Death by China?
Another senior member of the trade team is Peter Navarro, who has provided much of the detailed criticism of China and heads Trump’s National Trade Council. As a firebrand economist, most famous for his book, “Death by China: One Lost Job at a Time,” there isn’t much room for nuance in his views. A couple of his quotes serve to illustrate: “Let’s set the record straight. Trump will impose countervailing tariffs not just on China, but on any American trade partner that cheats on its trade deals,” and “China’s 2001 entry into the World Trade Organization opened America’s markets to a flood of illegally subsidized Chinese imports, thereby creating massive and chronic trade deficits. The global trading order is riddled with trade cheaters. China is both the biggest trade cheater in the world and the country with which the U.S. runs its largest trade deficit.” Wow, there you have it, as clear a view as you’re ever likely to see from an economist.

Additionally, Navarro has spilt much ink detailing and exaggerating China’s elaborate web of unfair trade practices, including illegal export subsidies, theft of intellectual property, currency manipulation, forced technology transfers and its widespread reliance upon both “sweat shop” labor and pollution havens. In his view China also engages in the massive dumping of select products such as aluminum and steel below cost. Navarro argues that Chinese leadership will quickly understand they are facing strength on the trade issue rather than the weakness that characterized previous presidencies. He somewhat naively expects Beijing to rein in its mercantilist impulses, in an acknowledgment of Trump’s resolute insistence that China relax the numerous non-tariff barriers now blocking U.S. exports across a wide range of products, including autos, agricultural commodities, fertilizers, and telecommunications equipment.

Equally strident is Robert Lighthizer, Trump’s nominee for U.S. Trade Representative (USTR). He was deputy USTR under Reagan, has represented numerous large U.S. corporations in trade disputes, and has been a consistently harsh critic of China and the WTO. To understand his views, its best to read his congressional testimony to the U.S.-China Economic and Security Review Commission. It is his opinion that Chinese mercantilism poses a serious threat to the U.S. economy and it is past time for our government to become more aggressive. He argues that China’s economic and political system is fundamentally incompatible with our conception of the WTO and that the WTO’s dispute settlement process is not designed to address the type of systemic non-compliance practiced by China.

Further, Lighthizer believes the U.S. trade deficit is catastrophic and unsustainable, which leads him to advise considering all options available. His laundry list includes: aggressive interpretations of WTO provisions; aggressively enforcing and strengthening our trade laws (including anti-dumping and countervailing duty laws); restricting the quantity or value of merchandise permitted to be imported; and a sweeping challenge to China’s system under article XXIII (the WTO’s rules and procedures for settling disputes). Lawyers choose their words carefully, and he uses the term “aggressive” fourteen times in his testimony and “crisis” ten times. He forcefully argues that U.S. policymakers must have the will to implement such measures in an energetic and determined manner, and concludes that, “We need strong leaders who are prepared to make tough decisions, and who will not be satisfied until this crisis has been resolved.”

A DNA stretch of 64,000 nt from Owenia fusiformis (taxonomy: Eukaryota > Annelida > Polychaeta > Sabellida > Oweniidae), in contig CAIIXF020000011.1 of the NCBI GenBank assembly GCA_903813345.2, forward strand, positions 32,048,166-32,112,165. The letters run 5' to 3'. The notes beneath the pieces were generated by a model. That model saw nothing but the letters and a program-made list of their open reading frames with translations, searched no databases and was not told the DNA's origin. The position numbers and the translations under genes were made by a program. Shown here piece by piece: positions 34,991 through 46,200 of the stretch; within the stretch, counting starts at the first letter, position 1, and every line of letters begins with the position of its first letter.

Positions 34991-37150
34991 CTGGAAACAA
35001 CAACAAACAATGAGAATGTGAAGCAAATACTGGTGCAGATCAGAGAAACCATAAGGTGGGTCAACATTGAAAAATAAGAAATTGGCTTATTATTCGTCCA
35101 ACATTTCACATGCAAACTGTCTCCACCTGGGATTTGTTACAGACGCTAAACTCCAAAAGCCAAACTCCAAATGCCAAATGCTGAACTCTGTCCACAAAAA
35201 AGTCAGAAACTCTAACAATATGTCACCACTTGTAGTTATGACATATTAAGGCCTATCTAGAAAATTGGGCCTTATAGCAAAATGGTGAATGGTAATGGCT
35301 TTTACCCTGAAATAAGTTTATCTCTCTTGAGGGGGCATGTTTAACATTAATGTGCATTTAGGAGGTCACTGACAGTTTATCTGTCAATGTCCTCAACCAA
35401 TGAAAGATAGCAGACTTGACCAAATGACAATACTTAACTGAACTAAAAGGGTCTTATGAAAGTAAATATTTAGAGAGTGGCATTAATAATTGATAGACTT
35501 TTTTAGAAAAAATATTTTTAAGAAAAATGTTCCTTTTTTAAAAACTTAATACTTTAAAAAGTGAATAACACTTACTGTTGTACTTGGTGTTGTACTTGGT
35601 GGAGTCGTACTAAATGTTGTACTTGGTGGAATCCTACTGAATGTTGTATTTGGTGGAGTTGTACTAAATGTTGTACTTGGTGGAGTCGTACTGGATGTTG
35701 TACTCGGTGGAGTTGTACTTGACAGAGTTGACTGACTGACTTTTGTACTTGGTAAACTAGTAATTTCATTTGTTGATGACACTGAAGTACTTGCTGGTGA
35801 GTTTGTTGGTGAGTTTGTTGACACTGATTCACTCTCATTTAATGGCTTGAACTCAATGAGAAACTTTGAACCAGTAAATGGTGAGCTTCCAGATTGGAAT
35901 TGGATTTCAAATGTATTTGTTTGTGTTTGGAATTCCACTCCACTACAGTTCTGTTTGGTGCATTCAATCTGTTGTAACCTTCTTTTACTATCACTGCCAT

China’s Great Firewall
Aside from members of Trump’s trade team, there are a host of unofficial advisors and lobbyists, as well as trade experts at conservative think tanks such as the American Enterprise Institute (AEI). For example, last month AEI’s Claude Barfield (who worked at the USTR under Reagan) published an article on China’s digital trade barriers that has garnered much attention. He argues that China’s digital Great Firewall, particularly the new security and cybersecurity laws passed in November 2016, threatens vital high-technology sectors of the U.S. economy. Referring to this as only the latest in a series of highly destructive mercantilist policies adopted under President Xi, he emphasizes that China has effectively replaced foreign information and internet providers with Chinese companies. Barfield also notes that China currently bans 8 of the world’s top 25 web-sites, including those of Google, FaceBook, Twitter, YouTube and Apple (as well as the NY Times, Time and the Economist), and that in many cases these bans are thinly disguised elements of discriminatory industrial policy.

What to do about this? Barfield demonstrates that the President has been granted surprisingly broad authority by Congress, and persuasively argues that the U.S. needs to challenge China’s digital trade barriers, by establishing digital economic and security issues as a top priority. He contends that the U.S. needs to take reciprocity-based trade and investment retaliation, and to escalate when necessary. He also warns that China’s intransigence may force the Trump administration to take even bolder actions, especially given the potential obduracy and over-reaching of President Xi’s government.